Jerusalem Farm is expanding their common home

The current Jerusalem Farm common home will become the Farmhouse Retreat Center and guest house when the new home around the corner is completed. (Marty Denzer/Key photo)

The current Jerusalem Farm common home will become the Farmhouse Retreat Center and guest house when the new home around the corner is completed. (Marty Denzer/Key photo)

By Marty Denzer
Catholic Key Associate Editor

KANSAS CITY — Jerusalem Farm, an intentional community founded in 2012 by Jordan and Jessie Schiele, has grown exponentially over the past 5 years. The community began with 3 adults, a toddler (Nathaniel, Jordan and Jessie’s son) and two non-residents, Kansas Citians Dave Armstrong, director of campus ministry at Avila University and Jude Huntz, then-Chancellor of the Diocese of Kansas City-St. Joseph. Today along with the Schieles and their two children, Nathaniel and his little sister Jubilee, the community of 13 living at the Farm is comprised of two other married couples and their children, two single guys and three sojourners, individuals who live and work in their community for one to six months.

Jerusalem Farm offers retreats, prayer, Bible studies, English classes for those in the area wishing to learn the language; week-long volunteer programs; community, simplicity and service. The back yard is divided into vegetable and herb garden plots, fruit trees, a greenhouse constructed of recycled wine bottles and old tires, heated by a wood-burning stove, and a chicken coop run by a strutting rooster or two lording over about a dozen hens. There are also two recently acquired large water collection tanks which, when settled on a concrete pad and hooked up, will collect rainwater to water the garden plots and more. The farm is worked and maintained by members of the Jerusalem Farm community.

In fact, Jessie said, five community members plan, organize, administrate, manage, supervise, operate and evaluate all the programs at the farm.

The community’s charism is service to the neighborhood: home repair and a tool-lending library where members can borrow a power tool like they would a library book. The Jerusalem Farm community advocates for homeowners with code violations. There is also a weekly collection of neighborhood food waste for composting. Jordan Schiele said Jerusalem Farm collects about 600 lbs. of food waste in five-gallon buckets weekly from about 70 neighbors, using a bicycle towing a trailer. In 2015, the records of its first four years showed growth: the number of youth service groups rose from three the first year to 19; volunteer service hours from 10,965 to 25,351; the value of the home repairs grew from $123,996 to $364,410, and over those years, Jerusalem Farm had collected and composted 8.75 tons of food waste.

Jerusalem Farm is, after five years of building relationships with and service to their neighbors, a staple in the neighborhood.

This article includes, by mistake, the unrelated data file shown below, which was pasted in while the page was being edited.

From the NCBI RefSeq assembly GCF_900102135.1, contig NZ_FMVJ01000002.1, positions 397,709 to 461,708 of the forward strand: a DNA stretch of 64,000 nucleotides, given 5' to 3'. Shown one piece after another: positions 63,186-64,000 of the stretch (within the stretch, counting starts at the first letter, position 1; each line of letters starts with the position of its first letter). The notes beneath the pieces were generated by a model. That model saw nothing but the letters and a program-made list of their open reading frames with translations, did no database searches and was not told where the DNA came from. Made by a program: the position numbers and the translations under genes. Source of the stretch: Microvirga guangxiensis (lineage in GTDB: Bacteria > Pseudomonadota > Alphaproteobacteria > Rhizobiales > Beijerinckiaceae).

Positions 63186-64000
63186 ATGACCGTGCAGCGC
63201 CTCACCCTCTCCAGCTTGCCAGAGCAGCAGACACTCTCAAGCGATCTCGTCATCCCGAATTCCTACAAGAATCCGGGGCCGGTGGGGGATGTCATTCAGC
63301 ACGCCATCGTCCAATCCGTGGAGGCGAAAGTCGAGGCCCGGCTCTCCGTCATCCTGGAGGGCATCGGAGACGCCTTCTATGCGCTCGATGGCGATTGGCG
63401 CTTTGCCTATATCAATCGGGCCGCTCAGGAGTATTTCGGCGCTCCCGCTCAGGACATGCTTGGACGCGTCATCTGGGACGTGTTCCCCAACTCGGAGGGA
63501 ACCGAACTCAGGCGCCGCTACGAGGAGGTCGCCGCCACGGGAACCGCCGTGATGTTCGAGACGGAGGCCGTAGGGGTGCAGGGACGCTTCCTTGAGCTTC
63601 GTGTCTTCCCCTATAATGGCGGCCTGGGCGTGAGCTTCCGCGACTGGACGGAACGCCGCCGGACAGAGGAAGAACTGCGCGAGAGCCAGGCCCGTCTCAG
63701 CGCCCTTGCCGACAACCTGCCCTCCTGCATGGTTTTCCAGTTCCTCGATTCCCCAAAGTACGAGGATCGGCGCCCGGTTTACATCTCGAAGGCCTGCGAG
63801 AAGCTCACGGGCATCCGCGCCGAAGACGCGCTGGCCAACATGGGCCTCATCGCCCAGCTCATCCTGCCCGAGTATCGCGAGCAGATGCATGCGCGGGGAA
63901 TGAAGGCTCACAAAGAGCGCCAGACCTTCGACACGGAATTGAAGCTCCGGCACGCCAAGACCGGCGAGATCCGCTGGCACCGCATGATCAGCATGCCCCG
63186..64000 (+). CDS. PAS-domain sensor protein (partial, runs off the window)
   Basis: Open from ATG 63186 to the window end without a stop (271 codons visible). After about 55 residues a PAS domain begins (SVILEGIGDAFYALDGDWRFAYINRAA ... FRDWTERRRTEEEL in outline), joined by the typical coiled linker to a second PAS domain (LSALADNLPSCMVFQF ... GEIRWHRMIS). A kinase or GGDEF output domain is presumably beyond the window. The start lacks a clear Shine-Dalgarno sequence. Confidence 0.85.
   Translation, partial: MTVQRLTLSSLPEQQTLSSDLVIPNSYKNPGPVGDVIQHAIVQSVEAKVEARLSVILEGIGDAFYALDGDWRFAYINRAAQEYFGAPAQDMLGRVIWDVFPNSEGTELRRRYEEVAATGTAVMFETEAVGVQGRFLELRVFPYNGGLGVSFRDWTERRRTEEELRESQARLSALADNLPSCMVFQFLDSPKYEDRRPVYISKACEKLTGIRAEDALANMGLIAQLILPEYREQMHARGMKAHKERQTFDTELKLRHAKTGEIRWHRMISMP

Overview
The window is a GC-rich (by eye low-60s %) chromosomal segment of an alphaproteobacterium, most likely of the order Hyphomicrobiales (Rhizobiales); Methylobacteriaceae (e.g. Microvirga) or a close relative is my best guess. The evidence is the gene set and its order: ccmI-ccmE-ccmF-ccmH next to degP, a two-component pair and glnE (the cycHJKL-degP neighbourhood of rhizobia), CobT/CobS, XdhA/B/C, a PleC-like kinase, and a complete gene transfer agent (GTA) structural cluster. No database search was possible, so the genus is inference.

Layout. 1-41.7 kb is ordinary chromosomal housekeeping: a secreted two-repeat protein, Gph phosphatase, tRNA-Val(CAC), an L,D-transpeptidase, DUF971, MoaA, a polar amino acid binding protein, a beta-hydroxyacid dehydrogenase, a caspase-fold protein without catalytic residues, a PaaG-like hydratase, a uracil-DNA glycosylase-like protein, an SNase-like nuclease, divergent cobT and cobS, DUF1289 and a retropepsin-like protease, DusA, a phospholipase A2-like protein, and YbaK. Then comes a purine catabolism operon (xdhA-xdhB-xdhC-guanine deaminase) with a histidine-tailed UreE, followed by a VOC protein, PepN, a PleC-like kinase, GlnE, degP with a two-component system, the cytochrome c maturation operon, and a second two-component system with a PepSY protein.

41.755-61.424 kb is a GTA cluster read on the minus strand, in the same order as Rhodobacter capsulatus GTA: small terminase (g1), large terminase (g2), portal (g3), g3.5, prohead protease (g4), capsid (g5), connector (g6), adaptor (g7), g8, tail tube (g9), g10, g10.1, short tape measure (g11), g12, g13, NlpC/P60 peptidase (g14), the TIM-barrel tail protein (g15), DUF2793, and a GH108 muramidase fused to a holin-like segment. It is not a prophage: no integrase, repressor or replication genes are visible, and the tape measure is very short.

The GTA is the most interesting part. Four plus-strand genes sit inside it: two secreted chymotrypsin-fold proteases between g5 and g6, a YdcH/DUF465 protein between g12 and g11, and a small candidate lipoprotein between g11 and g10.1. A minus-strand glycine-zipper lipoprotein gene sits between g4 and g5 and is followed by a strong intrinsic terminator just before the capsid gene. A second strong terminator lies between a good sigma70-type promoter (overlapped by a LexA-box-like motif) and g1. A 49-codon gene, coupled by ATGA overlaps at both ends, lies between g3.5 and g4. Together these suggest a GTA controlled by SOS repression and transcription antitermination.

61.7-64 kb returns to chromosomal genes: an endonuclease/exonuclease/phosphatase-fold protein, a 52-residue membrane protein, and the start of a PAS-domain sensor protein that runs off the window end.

Jordan and Jessie met and fell in love while living and working with others in Americorps, rebuilding houses in Mississippi in the path of Hurricane Katrina. In 2009, they began a 3-year sojourn with Nazareth Farm, a Catholic intentional community in rural Appalachia, which for more than 35 years has been helping the poor of rural West Virginia.

It was at Nazareth Farm that the Schieles met Dave Armstrong. The Avila campus ministry director had volunteered and brought students with him for years, and he saw the benefits of a faith-based communal farm. He had the idea to bring Jordan and Jessie to Kansas City to start an urban farm based on the same cornerstones as Nazareth Farm: prayer, community, simplicity and service. The diocese embraced the idea and worked to get the not-for-profit farm started.

Soon after moving to Kansas City in 2012, the Schieles rented a vacant building near Independence Avenue and Garfield in the Old Northeast neighborhood. The building, originally the convent of the Sisters of St. Joseph of Carondelet when they taught at St. John the Baptist parish school back in the 1960s and 70s, had been part of the parish plant sold to Don Bosco Center for its family services offices in 1991. Don Bosco Center was no longer using the building and it was falling into disrepair.

Chickens greet Jordan Schiele (foreground) as he talks with community members in Jerusalem Farm’s backyard. (Marty Denzer/Key photo)

Chickens greet Jordan Schiele (foreground) as he talks with community members in Jerusalem Farm’s backyard. (Marty Denzer/Key photo)

The Schieles moved in that April, and immediately started repairing and remodeling their new home. Other young folks with similar ideas on life, faith and service soon joined them. As the residents gutted and rebuilt the house, added a better kitchen, started the garden and created a chapel for community prayer and group and private meditation they also grew in faith and a desire to serve others. Not to mention they became skilled in home repair and building, plumbing, wiring and painting.